Why billions are pouring into blockbuster funds

In recent years the asset management industry has witnessed the rise of mutual funds and ETFs that dominate sales for their category. The key factors that create a blockbuster are brand, category demand, distribution prowess and investment performance.

Demand is also being driven by subtle trends in distribution. Most mutual funds are bought by intermediaries, such as advisors, 401(k) plans, insurance companies, etc. So it is important to monitor changes within the asset management industry that are leading to blockbuster products.

For example, most brokerage firms and other large wealth managers have been winnowing their recommended lists and model portfolios and are focusing resources on a few best-of-breed managers in each category. As intermediaries consolidate their lists, big funds get bigger.

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Jules Frazier | Digital Vision | Getty Images

Another reason for blockbusters is simple human behavior (I could say behavioral finance, but that's pretentious). It is not easy for investors to process the flood of new products and categories, so many investors simply choose funds based on performance. This causes assets to flow into funds with strong track records and top rankings.

Is this a smart decision, or is it just performance chasing? It is not easy to know. And when an investor is not sure what to buy, the quickest, safest decision is to just go with the crowd and buy the biggest product in the category. This type of herd behavior reinforces the blockbuster trend.

It is not always a bad thing to follow the crowd, since some blockbusters reflect long-term trends that are in the best interests of investors. Many observers would say that about the rise of passive funds.

Long-term appeal of passive funds

Passive funds dominated the rankings of top ETFs and mutual funds over the last 12 months, as shown in the accompanying charts. These are based on Lipper's estimated net flows over the last 12 months ending on Feb. 28, 2014.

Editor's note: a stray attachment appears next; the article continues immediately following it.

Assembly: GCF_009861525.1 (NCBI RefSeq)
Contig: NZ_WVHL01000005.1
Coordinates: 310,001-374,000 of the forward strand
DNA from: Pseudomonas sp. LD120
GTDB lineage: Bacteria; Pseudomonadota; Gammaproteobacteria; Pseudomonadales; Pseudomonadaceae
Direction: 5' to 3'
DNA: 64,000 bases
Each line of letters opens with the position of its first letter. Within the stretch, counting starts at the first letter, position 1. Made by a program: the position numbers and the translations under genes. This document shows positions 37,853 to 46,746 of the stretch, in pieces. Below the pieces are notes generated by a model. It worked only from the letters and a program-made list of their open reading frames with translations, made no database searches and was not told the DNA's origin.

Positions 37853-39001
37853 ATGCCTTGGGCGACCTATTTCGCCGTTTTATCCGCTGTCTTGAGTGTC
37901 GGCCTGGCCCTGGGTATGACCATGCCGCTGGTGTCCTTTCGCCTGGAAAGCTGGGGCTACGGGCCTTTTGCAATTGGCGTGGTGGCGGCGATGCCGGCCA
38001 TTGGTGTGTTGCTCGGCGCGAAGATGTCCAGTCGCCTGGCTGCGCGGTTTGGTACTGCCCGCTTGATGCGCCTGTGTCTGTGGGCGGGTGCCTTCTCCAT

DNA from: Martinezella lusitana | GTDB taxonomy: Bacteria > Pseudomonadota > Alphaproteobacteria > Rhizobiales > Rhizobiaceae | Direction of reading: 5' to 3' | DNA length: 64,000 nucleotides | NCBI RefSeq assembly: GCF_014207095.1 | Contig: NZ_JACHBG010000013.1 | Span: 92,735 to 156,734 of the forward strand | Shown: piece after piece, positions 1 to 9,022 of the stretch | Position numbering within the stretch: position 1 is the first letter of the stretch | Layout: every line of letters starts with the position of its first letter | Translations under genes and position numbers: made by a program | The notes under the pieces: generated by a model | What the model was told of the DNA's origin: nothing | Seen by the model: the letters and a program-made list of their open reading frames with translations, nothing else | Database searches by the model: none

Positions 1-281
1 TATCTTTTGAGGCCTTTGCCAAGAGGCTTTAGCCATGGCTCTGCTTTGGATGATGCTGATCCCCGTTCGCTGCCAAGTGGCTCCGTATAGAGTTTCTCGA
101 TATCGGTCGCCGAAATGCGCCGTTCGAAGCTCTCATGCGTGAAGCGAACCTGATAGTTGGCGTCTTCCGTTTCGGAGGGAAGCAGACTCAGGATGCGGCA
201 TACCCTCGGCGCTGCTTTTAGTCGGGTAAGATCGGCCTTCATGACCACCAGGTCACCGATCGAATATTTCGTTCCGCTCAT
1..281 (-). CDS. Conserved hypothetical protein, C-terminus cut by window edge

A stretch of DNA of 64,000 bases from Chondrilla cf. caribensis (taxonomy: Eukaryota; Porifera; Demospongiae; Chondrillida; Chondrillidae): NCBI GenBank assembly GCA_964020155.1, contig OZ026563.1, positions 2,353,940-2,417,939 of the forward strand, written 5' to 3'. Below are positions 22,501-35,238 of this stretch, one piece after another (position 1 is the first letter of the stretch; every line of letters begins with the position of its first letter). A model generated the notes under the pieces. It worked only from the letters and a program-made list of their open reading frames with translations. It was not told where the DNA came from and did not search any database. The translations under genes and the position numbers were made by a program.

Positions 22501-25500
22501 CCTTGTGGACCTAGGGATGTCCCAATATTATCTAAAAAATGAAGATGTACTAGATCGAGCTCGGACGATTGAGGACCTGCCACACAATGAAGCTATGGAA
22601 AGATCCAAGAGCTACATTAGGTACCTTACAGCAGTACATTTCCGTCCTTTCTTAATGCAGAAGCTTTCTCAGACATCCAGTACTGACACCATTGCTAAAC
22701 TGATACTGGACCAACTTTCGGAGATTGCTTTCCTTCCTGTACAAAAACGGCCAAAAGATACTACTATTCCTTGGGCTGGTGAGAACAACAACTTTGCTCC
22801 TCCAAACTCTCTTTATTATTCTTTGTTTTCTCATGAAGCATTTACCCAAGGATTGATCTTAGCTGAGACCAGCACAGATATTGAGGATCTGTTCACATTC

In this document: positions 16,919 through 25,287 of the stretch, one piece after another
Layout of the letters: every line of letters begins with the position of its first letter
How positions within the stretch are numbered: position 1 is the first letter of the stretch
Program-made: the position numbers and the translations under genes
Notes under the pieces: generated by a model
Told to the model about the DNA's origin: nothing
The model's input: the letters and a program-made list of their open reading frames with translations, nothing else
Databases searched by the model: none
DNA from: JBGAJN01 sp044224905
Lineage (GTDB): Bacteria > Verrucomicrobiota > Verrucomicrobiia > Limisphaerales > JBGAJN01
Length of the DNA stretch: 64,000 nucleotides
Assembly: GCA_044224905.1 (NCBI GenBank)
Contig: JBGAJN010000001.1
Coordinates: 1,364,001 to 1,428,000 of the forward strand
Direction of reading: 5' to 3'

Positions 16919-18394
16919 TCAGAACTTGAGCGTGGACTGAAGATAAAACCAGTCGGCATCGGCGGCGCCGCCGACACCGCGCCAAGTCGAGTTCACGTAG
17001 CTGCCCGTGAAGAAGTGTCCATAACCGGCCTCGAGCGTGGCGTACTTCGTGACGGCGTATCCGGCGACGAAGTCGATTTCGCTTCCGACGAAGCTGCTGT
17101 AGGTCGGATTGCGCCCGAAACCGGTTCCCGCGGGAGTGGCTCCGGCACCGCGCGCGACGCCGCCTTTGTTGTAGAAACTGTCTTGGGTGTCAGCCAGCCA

All of the top-selling ETFs were passive funds, and five of the top 10 mutual funds were as well. The dominance of passive funds has deep roots that are worth exploring, since it suggests this trend will continue.

Passive funds have been gaining market share for years because they offer lower costs, higher transparency and greater tax efficiency. Passive investing has gotten a boost from the rise of fee-based fiduciaries, such as RIAs, and from ERISA's emphasis on low costs and broad diversification. In fact, usage of passive funds in 401(k) plans has helped familiarize investors with passive funds, reinforcing the emphasis on costs — especially for large, efficient asset classes. Consequently, Lipper has found that passive approaches have made the greatest inroads in the following fund macro groups:

—large-cap funds
—multi-cap funds
—U.S. diversified equity funds
—developed international markets funds
—long-term taxable bond funds
—mixed-asset funds

Read MoreTop trends in mutual fund investing

Top Ten Mutual Funds Ranked by Net Flows (Last 12 Months)

Assets (Mil) USD
Net Flows
Vanguard Total Stock Market Index Fund;Inst VITSX $70,273 $14,071
Vanguard Total International Bond Index Fund;Inv VTIBX $13,031 $12,840
Oakmark International Fund;I OAKIX $30,159 $12,390
Goldman Sachs Strategic Income Fund;Inst GSZIX $13,183 $10,810
Vanguard Total International Stock Index Fund;Inst VTPSX $27,198 $9,089
JPMorgan Strategic Income Opportunities Fund;Sel JSOSX $18,228 $7,361
Vanguard Institutional Index Fund;Inst Plus VIIIX $75,781 $6,819
Vanguard Total Bond Market II Index Fund;Inst VTBNX $26,607 $6,331
Bridge Builder Bond Fund BBTBX $6,306 $6,245
Fidelity Strategic Advisers International Fund FILFX $22,795 $6,094
Source: Lipper, A Thomson Reuters Company

Passive funds have propelled Vanguard to the top of the rankings: Five of the top 10 mutual funds and two of the top 10 ETFs in the past 12 months were Vanguard funds, when ranked by net sales. Vanguard has benefited from the shift toward low-cost passive investing, and it has been a consistently strong asset gatherer. The rankings of passive asset managers like Vanguard tend to be relatively stable, since sales are dominated by core asset classes, such as stocks and bonds, and these do not go out of style.

Economies of scale count for a lot in passive funds, since this helps keep costs low. Vanguard and other passive managers have used scale as competitive edge by cutting prices and reinvesting in wholesalers, marketing material, investment tools and content that serves as thought leadership. These efforts help increase their competitive advantage and help their products become entrenched best sellers. If we compare blockbuster funds to blockbuster movies, the Vanguard franchise has reliable box-office mojo.

Global Blockbusters